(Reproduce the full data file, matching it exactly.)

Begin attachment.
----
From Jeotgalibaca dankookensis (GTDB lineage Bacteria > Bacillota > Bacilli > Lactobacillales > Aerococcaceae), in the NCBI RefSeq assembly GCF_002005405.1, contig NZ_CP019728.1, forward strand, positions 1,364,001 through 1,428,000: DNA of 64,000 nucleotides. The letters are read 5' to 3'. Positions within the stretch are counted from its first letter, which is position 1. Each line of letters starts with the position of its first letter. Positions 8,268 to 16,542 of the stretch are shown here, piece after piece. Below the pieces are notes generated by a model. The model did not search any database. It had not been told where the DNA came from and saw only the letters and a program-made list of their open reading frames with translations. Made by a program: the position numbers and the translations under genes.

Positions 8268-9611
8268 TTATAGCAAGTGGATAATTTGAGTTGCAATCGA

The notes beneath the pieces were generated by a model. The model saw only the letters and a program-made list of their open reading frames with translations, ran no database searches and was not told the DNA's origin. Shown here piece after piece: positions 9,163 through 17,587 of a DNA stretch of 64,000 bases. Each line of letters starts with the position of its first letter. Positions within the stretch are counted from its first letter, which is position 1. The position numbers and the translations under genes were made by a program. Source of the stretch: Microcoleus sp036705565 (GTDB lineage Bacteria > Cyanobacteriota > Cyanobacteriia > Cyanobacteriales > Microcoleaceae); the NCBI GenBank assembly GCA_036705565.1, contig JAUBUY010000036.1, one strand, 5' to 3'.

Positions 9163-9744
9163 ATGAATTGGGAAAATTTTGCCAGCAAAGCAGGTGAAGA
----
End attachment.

From Jeotgalibaca dankookensis (GTDB lineage Bacteria > Bacillota > Bacilli > Lactobacillales > Aerococcaceae), in the NCBI RefSeq assembly GCF_002005405.1, contig NZ_CP019728.1, forward strand, positions 1,364,001 through 1,428,000: DNA of 64,000 nucleotides. The letters are read 5' to 3'. Positions within the stretch are counted from its first letter, which is position 1. Each line of letters starts with the position of its first letter. Positions 8,268 to 16,542 of the stretch are shown here, piece after piece. Below the pieces are notes generated by a model. The model did not search any database. It had not been told where the DNA came from and saw only the letters and a program-made list of their open reading frames with translations. Made by a program: the position numbers and the translations under genes.

Positions 8268-9611
8268 TTATAGCAAGTGGATAATTTGAGTTGCAATCGA

The notes beneath the pieces were generated by a model. The model saw only the letters and a program-made list of their open reading frames with translations, ran no database searches and was not told the DNA's origin. Shown here piece after piece: positions 9,163 through 17,587 of a DNA stretch of 64,000 bases. Each line of letters starts with the position of its first letter. Positions within the stretch are counted from its first letter, which is position 1. The position numbers and the translations under genes were made by a program. Source of the stretch: Microcoleus sp036705565 (GTDB lineage Bacteria > Cyanobacteriota > Cyanobacteriia > Cyanobacteriales > Microcoleaceae); the NCBI GenBank assembly GCA_036705565.1, contig JAUBUY010000036.1, one strand, 5' to 3'.

Positions 9163-9744
9163 ATGAATTGGGAAAATTTTGCCAGCAAAGCAGGTGAAGA